Smart homes that monitor elderly residents’ every move, networked sprinkler systems that run for seven years on a single battery, radio-equipped windows that call you up if they break — according to boosters of an emerging low-power wireless technology, such applications are about to come to your local home-supply megastore.

Developers of ZigBee, a specification for building large networks of low-power radio transmitters, expect the first set of consumer products incorporating the technology to hit the market as early as the fourth quarter of this year.

“The great thing with this technology is it’s slowly going to surround you — whether you know it or not,” said Bob Heile, chairman of the ZigBee Alliance, which includes more than 175 members, including large multinationals like Motorola, Philips and Samsung.

Upcoming products, including several slated to be unveiled at the alliance’s upcoming conference in Chicago this month, are mostly tailored to home security. But backers of the technology expect it will eventually be deployed much more broadly, for uses like landscaping, automated meter reading and home lighting systems.

Among the first ZigBee products lined up for commercial launch is Home Heartbeat from Eaton Electrical. The system, which includes a base station, removable display device and wireless sensors, is supposed to monitor parts of a home and alert its owners or take action when problems are detected.

To use Home Heartbeat, homeowners stick sensors throughout their house to keep watch on things like water pipes, garage doors and electrical devices. When a sensor detects flooding, for example, the system can respond by interrupting the main water supply line. It can also alert homeowners if a device is inadvertently left on. Thanks to ZigBee’s low power requirements, the sensors have a battery life of three to five years.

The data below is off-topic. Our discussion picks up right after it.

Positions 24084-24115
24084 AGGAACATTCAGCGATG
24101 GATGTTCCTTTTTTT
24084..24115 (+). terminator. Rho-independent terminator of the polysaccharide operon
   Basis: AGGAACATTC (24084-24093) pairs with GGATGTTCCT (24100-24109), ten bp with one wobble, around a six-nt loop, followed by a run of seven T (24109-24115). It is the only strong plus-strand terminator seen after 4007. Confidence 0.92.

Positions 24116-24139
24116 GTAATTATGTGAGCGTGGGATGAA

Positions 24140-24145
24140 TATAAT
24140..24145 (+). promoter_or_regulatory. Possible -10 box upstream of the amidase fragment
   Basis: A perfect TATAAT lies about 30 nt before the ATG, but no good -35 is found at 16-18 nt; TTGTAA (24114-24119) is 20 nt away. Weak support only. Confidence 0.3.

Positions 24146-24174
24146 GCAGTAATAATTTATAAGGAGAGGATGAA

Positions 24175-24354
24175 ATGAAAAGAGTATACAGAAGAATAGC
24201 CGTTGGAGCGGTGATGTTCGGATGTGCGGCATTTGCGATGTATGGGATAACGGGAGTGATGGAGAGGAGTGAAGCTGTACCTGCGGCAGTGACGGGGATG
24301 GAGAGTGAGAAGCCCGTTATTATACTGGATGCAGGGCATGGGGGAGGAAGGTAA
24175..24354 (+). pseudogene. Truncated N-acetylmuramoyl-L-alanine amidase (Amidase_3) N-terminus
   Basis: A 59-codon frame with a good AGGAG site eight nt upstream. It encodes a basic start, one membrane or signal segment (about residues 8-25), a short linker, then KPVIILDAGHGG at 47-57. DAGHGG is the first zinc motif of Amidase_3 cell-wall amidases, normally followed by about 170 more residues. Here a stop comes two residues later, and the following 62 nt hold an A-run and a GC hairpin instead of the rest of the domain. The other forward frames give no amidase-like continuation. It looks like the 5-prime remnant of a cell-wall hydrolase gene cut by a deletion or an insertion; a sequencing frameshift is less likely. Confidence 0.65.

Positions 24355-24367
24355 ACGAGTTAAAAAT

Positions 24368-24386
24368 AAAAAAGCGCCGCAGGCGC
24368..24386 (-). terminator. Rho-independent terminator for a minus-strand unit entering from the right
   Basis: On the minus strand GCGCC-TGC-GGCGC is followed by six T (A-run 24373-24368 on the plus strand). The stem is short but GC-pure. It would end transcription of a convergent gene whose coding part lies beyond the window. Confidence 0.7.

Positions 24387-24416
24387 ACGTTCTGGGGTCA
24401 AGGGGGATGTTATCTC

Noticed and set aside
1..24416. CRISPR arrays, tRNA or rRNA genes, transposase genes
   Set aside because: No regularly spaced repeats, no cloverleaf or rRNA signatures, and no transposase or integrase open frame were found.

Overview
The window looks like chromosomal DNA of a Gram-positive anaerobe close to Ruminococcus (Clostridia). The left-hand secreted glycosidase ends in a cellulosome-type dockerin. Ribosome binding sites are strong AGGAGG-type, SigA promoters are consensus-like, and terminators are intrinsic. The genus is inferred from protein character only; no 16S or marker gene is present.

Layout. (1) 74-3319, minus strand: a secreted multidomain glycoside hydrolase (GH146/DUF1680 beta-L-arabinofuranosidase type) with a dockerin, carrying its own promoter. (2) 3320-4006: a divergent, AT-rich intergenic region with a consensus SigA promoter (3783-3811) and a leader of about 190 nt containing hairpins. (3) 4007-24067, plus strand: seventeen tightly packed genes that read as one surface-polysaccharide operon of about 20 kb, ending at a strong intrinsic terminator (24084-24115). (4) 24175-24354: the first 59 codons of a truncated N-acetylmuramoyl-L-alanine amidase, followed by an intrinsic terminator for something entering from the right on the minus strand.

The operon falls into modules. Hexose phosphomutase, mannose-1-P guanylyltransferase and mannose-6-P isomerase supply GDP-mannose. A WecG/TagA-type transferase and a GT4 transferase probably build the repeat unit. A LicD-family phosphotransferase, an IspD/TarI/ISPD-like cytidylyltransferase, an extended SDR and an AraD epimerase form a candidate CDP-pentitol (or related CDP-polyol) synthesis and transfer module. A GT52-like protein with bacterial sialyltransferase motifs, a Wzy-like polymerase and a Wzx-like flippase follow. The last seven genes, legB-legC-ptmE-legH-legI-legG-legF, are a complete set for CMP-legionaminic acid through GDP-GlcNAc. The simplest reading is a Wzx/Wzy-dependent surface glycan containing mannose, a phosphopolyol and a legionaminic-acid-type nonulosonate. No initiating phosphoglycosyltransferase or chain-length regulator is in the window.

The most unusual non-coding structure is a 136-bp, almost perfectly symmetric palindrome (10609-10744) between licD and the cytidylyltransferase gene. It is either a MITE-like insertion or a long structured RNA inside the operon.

It’s unclear when Home Heartbeat will be available on store shelves, however. Eaton said in August that it has postponed its original planned launch date and “is currently working to resolve a few issues with the system in an expedient manner.”

Lusora, a San Francisco startup, is developing a similar system designed for keeping an eye on elderly people living alone. Its system consists of ZigBee sensors mounted on places like refrigerator doors, windows and medicine cabinets, and it can send alerts to family members if it detects a problem or if daily routines aren’t being followed.

“So if your mom didn’t open the fridge before 10 a.m., you could get a text message,” said Dan Bauer, Lusora’s founder and chief operating officer.

ZigBee, which operates over unlicensed public airwaves, is far from the only wireless specification vying for consumers’ attention: Wi-Fi, RFID and Bluetooth also transmit data over short distances in unlicensed spectrum.

Backers of ZigBee, however, say the technology is superior for certain uses, such as in large networks of sensors, because it consumes much less power. Heile estimates that a single radio node on a golf course irrigation system equipped with ZigBee could operate for seven years on the power equivalent of a single standard battery.

By Joanna Glasner

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